I sat on the grassy curb, out of earshot, with 2 dogs and a cat watching Jon and Ron repeatedly go back and forth between our truck and Ron’s truck and the RV (enough times to know something wasn't going as planned). With the dogs and cat antsy, I transitioned to walking and running with them in circles. Jon came by with an update: there was something additional needed for the hitch, and he was going next door to Home Depot to purchase it. He would be right back. So back I went to walking the pets in circles. When Jon and Ron finally emerged from Home Depot they walked right past the trucks and RV, and me, and into Walmart—I didn’t take this as a good sign.
They emerged from Walmart empty-handed. In the end we arrived at the conclusion that neither us, nor Ron, had the tools needed to get our hitch assembly set up. We needed a component in a different size, which both Walmart and HD did not have, and Ron needed to start heading back home to Ohio.
We could have very easily found ourselves in a Walmart parking lot with all of our belongings in our truck, 2 dogs and a cat, and a shiny new RV which we had no way of moving out of their parking lot. All of this in a Walmart parking lot with signs clearly stating, “No overnight RV or truck parking”.
Fortunately, Ron was a Road Angel. He offered us his hitch assembly. He set up our truck and RV with his own trusty hitch assembly, and just asked that we mail it back as soon as we got in at a Service Center to have ours set up. This level of generosity is nearly unfathomable when you’re from the “big city”.
And so, thanks to Ron, we were on our way. As a result we would highly recommend that you take possession of your RV at a dealership, or at the Seller’s location, if you’re buying used. This ensures that whether you are driving your RV or towing it, you can actually leave with it. And, if for some reason it’s not possible, the RV has a safe place to wait for you. We would also recommend not making an important service appointment on a Friday, especially Friday afternoon, as it leaves very little room for error.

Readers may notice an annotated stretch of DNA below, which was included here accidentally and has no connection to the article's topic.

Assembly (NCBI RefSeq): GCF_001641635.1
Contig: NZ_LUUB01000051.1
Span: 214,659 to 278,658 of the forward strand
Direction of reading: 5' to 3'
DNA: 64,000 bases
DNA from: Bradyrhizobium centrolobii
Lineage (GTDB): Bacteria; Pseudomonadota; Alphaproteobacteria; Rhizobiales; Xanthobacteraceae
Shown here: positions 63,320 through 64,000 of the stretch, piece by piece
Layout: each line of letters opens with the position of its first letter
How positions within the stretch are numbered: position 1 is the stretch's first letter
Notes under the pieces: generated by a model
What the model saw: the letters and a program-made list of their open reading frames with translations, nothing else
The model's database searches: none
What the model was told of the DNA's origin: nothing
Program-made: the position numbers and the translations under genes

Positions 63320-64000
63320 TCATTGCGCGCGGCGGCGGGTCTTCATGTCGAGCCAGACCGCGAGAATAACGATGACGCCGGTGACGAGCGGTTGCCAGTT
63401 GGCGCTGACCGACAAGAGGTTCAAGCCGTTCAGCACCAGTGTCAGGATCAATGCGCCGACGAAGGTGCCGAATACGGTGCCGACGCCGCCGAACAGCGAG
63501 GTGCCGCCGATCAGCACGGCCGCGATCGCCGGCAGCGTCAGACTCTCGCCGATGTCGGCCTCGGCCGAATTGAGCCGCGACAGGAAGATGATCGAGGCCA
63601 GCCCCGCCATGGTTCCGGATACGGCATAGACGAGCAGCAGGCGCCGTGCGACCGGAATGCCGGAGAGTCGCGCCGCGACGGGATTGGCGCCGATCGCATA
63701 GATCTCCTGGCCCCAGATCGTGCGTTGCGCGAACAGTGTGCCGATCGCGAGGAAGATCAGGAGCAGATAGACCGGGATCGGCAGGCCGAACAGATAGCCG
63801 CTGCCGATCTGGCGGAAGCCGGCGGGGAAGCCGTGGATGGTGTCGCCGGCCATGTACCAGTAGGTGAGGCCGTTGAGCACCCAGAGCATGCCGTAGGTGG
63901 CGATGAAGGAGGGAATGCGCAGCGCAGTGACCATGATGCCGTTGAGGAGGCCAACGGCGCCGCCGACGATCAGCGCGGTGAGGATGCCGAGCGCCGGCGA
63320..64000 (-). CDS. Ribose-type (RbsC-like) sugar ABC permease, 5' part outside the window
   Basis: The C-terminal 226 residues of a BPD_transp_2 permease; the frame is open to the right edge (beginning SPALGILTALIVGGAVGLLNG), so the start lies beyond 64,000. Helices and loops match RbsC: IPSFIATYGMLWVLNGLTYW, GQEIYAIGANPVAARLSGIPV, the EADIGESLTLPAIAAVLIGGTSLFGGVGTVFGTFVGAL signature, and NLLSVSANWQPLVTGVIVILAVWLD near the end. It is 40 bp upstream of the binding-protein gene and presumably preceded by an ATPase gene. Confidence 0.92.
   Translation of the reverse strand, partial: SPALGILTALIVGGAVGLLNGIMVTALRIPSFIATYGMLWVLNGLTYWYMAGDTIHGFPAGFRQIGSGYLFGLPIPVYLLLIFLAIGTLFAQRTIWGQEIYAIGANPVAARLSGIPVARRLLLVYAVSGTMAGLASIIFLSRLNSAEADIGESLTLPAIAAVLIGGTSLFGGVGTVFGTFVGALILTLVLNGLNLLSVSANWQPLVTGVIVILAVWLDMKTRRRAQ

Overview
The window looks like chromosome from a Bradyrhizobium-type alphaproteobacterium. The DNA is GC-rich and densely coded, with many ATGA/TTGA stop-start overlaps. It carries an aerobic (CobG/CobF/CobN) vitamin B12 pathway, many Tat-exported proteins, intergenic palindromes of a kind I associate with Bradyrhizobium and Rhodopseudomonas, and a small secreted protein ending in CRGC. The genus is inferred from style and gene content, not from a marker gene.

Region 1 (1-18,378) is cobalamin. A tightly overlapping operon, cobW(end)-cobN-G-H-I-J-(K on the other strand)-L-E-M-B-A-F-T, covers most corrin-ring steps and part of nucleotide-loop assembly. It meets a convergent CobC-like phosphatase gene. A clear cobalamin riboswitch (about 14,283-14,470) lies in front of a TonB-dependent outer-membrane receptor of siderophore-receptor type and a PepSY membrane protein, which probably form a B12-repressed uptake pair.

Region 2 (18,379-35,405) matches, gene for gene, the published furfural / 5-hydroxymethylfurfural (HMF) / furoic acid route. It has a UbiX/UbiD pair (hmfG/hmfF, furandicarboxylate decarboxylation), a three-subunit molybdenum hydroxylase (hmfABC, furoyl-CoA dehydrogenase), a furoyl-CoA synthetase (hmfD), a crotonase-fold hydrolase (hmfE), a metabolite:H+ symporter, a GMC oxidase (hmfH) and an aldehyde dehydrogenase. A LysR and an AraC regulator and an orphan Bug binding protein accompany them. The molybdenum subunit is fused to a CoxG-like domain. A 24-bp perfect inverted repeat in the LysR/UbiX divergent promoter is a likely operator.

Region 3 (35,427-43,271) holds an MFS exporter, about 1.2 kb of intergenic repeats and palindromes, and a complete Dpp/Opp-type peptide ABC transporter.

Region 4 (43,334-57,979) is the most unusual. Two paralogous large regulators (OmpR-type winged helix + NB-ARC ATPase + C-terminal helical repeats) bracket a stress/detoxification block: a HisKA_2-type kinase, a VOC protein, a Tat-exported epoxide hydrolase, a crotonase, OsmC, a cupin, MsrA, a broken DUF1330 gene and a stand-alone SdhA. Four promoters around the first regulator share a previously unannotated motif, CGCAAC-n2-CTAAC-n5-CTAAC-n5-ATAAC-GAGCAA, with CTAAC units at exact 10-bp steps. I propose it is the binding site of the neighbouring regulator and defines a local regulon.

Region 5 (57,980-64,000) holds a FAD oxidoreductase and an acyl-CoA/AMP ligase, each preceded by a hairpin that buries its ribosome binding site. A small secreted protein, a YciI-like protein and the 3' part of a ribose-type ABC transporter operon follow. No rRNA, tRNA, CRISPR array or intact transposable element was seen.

Lesson 2: Campgrounds are busiest Friday-Sunday, it’s best to make a reservation—and not arrive at 10pm.
Ah but what fun would it have been if the adventure stopped there? For the next bit of fun we began the two hour drive back in the direction of where the campgrounds were. Some people (smart people) are able to practice driving or towing their RV before they actually set out on their first trip. Not us! Jon basically white knuckled our Travel Trailer the entire way back. I remember looking over at him out of the corner of my eye every few minutes: White knuckles on 10 and 2, steely-eyed concentration, tight jaw…OMG he’s nervous…We don’t know what we are doing exactly… The rest of the ride consisted of me discreetly, I hope, glancing from Jon, to the road ahead, to the clock, and wondering if we would make it before the campground closed.
It was such an immense relief to pull up to the gate at the campground! We barely made it before close, but we made it! Of course, we didn’t realize that Friday is pretty much the worst day to arrive at a campground without reservations. We had a choice of two spots, the only two left. The first was a site with 2 big oak trees flanking the asphalt pad, which, according to the attendant, made it nearly impossible for most campers to back into even in full daylight. Instead, he highly recommended we take the second site. In the first logical move of the day, we took his advice, and opted for the second site, a site not without its own defect.